A coalition of tech companies set up to combat deepfakes has released the first version of its technical specification for digital provenance.
The Coalition for Content Provenance and Authenticity (C2PA), which counts Adobe, Microsoft, Arm, Intel TruePic and the BBC among its members, says the standard will allow content creators and editors to create media that can’t secretly be tampered with.
It allows them to selectively disclose information about who has created or changed digital content and how it has been altered. Platforms can define what information is associated with each type of asset – for example, images, videos, audio, or documents – along with how that information is presented and stored, and how evidence of tampering can be identified.
“We have long believed that secure media provenance is the best way to relay high-integrity, authentic digital content online,” says Jeff McGregor, CEO of Truepic.
“An open standard in which any platform, website, app, or organization can ingest, preserve, and publish that content to consumers will be critical to achieving trust at internet scale.”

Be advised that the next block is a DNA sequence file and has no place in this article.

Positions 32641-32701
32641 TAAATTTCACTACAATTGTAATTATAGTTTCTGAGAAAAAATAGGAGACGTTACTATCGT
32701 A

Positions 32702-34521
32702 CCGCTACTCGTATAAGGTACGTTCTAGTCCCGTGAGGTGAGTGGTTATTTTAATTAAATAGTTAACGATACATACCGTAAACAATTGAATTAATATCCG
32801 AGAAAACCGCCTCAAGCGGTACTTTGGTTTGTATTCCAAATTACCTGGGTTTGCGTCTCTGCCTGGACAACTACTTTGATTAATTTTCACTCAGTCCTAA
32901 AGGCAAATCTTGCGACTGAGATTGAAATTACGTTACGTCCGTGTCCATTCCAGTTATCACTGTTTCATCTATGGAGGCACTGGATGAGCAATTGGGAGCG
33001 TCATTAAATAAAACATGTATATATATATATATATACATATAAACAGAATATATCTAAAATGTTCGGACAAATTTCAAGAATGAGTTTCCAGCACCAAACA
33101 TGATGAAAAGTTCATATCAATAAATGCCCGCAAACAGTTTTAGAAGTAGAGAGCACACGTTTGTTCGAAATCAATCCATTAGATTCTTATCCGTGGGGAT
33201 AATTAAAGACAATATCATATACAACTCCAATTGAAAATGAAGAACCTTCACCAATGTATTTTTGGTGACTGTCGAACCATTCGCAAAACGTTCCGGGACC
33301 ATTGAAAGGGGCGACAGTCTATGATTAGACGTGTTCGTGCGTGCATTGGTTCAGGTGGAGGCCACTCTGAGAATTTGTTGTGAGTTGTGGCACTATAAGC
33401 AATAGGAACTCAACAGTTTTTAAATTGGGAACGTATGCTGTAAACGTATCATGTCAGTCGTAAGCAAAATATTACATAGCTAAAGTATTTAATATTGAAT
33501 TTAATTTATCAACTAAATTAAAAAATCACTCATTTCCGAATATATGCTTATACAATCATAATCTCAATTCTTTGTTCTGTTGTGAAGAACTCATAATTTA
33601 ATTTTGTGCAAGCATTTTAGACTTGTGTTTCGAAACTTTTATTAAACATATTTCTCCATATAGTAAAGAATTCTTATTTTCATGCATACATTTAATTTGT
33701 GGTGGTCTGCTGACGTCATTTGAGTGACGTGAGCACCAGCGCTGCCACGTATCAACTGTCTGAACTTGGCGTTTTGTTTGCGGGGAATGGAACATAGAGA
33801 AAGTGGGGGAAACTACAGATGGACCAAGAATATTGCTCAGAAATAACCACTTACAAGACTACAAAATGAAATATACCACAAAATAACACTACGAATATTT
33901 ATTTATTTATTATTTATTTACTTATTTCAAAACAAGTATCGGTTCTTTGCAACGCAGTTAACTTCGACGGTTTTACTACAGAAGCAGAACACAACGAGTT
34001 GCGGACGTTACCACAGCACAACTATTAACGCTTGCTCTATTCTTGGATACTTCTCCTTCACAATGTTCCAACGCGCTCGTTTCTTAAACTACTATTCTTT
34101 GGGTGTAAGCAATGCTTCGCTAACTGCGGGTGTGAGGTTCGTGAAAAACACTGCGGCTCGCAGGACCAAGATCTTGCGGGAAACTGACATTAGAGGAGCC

In one famous deepfake that did the rounds in 2018, Barak Obama was apparently seen discussing fake news and criticizing Donald Trump. Others have involved pornographic images, while criminals have used deepfakes to impersonate company officials for the purposes of fraud.
In a report earlier this month, the Royal Society found that most people can’t detect a deepfake, even when they’ve been warned that the content they’re watching may have been digitally altered.
When people were shown deepfake videos of Tom Cruise created by VFX artist Chris Ume, nearly eight out of ten failed to spot them as fake, even when they had been warned that they might be.
Last summer, Facebook teamed up with Michigan State University to create a new reverse-engineering research method to detect and attribute deepfakes, even when they haven’t been seen by the detector before.
It uses fingerprint estimation to predict the network architecture and loss functions of an unknown generative model, based on a single generated image.
The success of the C2PA specification will depend on the extent to which it’s taken up by content creators and understood by the general public.
“As the C2PA pursues the implementation of open digital provenance standards, broad adoption, prototyping and communication from coalition members and other external stakeholders will be critical to establish a system of verifiable integrity on the internet,” says Leonard Rosenthol, chair of the C2PA technical working group and senior principal scientist, Adobe.